Sweet Swinging Billy Tillman, the fastest man alive, aka Tilly, aka Tilly the Swift, aka Wild Bill, had become an attorney—a fact that astonished all who knew him, including Tilly’s mother, because no one ever misspent his youth more recklessly. I remember dodging a bowling ball that he once rolled down the stairs at me when I visited his second-story duplex—I felt like Indiana Jones in Raiders of the Lost Ark. On one memorable occasion, Tilly and his cabal of miscreants laid siege to a hamburger joint on Marshall Avenue with bottle rockets because the establishment refused to buy union lettuce. For three consecutive years he water-skied down the Mississippi River in nothing but swimming shorts, in February, evading ice floes for the benefit of a local TV station; I remembered because I drove the boat. Often he would travel to Wisconsin, where the drinking age was nineteen, purchase assorted alcoholic beverages, smuggle them across the border, then sell them out of the trunk of a car at grossly inflated prices to college kids in Minnesota, where the drinking age was twenty-one; I remember because I drove the car. Then there was his annual Pub Crawl. Tilly would rent a school bus, load it with thirty of his closest personal friends and a keg of beer, and direct it from one Twin Cities drinking emporium to the next until the occupants collapsed out of pure exhaustion and overindulgence. I most certainly did not drive on any of those occasions.

Mr. Mosley allowed that these weren’t necessarily the qualifications that he sought in an attorney.


“If you’re going to hire a lawyer,” I told him, “hire one who’s prepared to do almost anything.”

A secretary ushered us into Tilly’s office. Introductions were made and greetings exchanged. I asked about Susan. Tilly showed me the picture he kept on his desk.

Tilly had never been particularly handsome. In fact, the less generous among us might call him downright homely. His wife, on the other hand, made Catherine Zeta-Jones look tired, and I wondered not for the first time how he had managed to woo her. I’ve been told that most women are attracted to power and money, that they’re interested in a man’s personality, his education, his occupation, his ability to make them laugh—but that physical appearance is way down on the list of requirements, somewhere around seventh or eighth. I decided it must be true. How else could Tilly get such an attractive woman to marry him? Why else would I be able to get dates?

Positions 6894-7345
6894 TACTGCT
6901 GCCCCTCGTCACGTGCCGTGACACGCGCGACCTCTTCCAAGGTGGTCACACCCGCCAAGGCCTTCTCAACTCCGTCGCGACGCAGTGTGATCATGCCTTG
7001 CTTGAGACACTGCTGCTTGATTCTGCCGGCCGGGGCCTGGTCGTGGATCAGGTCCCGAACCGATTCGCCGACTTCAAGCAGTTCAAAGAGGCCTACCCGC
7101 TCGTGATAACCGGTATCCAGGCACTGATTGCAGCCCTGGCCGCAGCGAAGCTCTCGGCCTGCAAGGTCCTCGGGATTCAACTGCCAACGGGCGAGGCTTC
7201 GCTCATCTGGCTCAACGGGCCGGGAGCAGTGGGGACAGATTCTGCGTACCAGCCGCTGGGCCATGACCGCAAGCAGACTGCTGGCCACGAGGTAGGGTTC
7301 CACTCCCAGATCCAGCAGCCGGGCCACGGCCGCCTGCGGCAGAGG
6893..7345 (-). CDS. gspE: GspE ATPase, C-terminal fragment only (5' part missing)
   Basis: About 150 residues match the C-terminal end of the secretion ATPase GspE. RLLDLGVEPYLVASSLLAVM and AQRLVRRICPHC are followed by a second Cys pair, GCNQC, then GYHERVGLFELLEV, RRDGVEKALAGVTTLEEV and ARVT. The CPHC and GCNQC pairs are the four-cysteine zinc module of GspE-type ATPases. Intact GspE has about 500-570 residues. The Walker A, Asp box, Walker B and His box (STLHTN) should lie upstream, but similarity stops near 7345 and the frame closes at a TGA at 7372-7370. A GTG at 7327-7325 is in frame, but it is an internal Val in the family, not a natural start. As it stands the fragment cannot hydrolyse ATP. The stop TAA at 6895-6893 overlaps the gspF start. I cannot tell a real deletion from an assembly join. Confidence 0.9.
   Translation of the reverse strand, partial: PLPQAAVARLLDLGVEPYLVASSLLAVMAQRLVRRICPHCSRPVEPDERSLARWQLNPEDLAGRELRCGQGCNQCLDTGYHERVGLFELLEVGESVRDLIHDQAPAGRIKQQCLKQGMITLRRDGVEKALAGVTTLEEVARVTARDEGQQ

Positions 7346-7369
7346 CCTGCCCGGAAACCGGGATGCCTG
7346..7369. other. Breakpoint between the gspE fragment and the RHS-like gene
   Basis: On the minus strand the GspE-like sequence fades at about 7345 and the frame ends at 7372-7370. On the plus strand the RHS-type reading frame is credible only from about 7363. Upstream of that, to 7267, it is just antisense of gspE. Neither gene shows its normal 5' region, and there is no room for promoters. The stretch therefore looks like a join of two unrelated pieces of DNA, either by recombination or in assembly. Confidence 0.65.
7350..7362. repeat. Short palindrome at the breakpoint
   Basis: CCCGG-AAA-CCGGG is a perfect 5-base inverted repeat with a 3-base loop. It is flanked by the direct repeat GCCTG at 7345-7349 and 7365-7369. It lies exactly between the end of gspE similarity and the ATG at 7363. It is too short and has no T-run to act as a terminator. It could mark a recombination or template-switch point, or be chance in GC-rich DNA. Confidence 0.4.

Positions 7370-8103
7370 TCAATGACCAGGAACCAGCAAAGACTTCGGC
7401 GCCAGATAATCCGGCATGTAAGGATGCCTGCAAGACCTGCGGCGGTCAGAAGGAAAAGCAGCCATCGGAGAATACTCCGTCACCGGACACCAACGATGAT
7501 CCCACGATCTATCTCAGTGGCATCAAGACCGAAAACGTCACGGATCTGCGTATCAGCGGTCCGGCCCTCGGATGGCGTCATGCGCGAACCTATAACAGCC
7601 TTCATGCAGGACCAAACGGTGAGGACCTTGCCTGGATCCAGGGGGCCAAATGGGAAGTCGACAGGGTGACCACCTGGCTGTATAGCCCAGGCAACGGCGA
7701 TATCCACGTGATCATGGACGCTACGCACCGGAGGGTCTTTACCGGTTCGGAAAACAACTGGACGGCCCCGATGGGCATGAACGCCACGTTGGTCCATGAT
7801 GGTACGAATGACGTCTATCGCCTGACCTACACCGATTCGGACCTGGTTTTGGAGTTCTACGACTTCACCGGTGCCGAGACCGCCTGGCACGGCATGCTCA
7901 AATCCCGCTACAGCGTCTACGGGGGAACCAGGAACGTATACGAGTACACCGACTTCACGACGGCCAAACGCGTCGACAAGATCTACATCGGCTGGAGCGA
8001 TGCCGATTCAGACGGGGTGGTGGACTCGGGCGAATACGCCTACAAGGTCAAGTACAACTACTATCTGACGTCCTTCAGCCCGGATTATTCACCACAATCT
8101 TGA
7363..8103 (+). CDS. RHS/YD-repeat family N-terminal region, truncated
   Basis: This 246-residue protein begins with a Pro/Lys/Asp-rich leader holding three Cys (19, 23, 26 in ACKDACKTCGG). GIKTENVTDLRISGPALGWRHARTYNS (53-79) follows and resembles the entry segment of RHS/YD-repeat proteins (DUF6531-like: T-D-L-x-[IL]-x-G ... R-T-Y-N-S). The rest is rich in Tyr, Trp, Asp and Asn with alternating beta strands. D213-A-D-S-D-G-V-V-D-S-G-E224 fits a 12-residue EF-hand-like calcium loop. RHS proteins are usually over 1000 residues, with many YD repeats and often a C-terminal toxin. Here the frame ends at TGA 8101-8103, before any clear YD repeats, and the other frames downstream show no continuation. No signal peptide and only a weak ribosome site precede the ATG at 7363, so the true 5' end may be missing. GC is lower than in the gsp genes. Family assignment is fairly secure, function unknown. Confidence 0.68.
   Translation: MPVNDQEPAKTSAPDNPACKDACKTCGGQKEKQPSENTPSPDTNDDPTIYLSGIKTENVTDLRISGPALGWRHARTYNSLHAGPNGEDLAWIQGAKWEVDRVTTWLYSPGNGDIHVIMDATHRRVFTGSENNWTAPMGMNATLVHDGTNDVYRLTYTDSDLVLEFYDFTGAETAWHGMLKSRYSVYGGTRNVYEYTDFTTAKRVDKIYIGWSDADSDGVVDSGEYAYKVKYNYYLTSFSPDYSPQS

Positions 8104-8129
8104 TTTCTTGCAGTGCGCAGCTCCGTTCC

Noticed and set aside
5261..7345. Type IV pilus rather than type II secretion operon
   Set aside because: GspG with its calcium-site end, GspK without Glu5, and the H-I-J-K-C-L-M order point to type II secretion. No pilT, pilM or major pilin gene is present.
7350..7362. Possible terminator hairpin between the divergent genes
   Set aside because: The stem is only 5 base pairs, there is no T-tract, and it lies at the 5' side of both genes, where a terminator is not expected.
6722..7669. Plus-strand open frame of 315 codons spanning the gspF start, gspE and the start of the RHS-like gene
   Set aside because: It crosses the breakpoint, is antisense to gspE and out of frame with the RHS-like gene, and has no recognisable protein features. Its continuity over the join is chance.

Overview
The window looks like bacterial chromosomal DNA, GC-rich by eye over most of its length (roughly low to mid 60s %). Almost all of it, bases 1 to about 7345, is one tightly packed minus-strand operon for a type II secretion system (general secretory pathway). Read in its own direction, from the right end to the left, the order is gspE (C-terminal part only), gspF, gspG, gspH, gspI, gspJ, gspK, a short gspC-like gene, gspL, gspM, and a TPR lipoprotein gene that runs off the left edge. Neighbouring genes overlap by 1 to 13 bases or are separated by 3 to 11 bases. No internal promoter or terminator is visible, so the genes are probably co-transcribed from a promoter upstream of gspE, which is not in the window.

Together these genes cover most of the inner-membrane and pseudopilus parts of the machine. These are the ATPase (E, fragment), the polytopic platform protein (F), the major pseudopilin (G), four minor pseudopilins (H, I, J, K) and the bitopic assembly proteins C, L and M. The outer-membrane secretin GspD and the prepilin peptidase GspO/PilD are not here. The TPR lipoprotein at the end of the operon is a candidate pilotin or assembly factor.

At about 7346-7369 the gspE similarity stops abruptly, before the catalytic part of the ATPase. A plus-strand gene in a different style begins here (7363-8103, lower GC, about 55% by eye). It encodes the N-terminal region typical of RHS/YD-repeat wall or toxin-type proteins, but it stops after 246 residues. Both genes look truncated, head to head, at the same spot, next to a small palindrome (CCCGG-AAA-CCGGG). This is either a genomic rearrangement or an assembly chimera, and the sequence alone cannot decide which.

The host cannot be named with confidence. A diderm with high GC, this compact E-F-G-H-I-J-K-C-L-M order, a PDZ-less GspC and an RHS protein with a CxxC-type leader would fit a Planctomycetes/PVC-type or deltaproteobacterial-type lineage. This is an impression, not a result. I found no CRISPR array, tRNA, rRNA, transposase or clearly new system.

“Have you seen this?” Tilly handed me a second photo. It was of a young girl with auburn hair and flashing green eyes.


Tilly nodded.

“My Lord, how old is she now?”


Talk about feeling ancient. “The last time I saw her, she wasn’t even in preschool.”

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“You should visit more often.”

I handed back the photograph. “She’s a very lucky girl. She looks like her mother instead of you.”

“Tell me about it.”

Mr. Mosley said, “Can we get to it? I have to meet my man working the hives near South Dakota.”

I don’t think Mr. Mosley meant to be rude. It was just that lawyers made him nervous.

Tilly sat behind his desk. We sat in front of it.

“So, gentlemen. What can I do for you?”

“We’re looking for a little payback,” I told him.

“Talk to me.”

We told our story. Tilly didn’t hesitate before giving us his recommendation.

“We can call the Carver County attorney—whom I play golf with, I might add—and have Crosetti charged with three counts of assault. Certainly there’s a reasonable fear that he was going to cause bodily harm to both of you and Ms. Flynn. The fact he used a racial slur might also give us access to the hate crime statutes. There was no posting of trespass signs that you could see, correct?”


“That’s enough for criminal charges. It’s also enough to start civil proceedings for emotional distress. It’s weak, but you could probably do it.”

“I don’t want to arrest him. I don’t want to sue,” Mr. Mosley said.

“Well, sir. What do you want?”

“I want him to know that he can’t push me around.”

“That’s easy.”

“How is that easy?” I asked.

“We’ll send him a letter printed on my stationery in which we threaten to have him arrested and drag him into civil court unless he—unless he what? Unless he allows you to go anywhere on his property, at your convenience, and take soil samples without interference. What do you say, Mr. Mosley? Do you like the idea of Crosetti cussing you out from behind his window shades while you roam about his land doing exactly as you please?”

“I like that very much.”

“We’ll send the letter by messenger this afternoon.”

Tilly smiled broadly, leaned back in his chair, and clasped his fingers behind his head.

“I love the law,” he said. “It lets you get away with so much mischief.”

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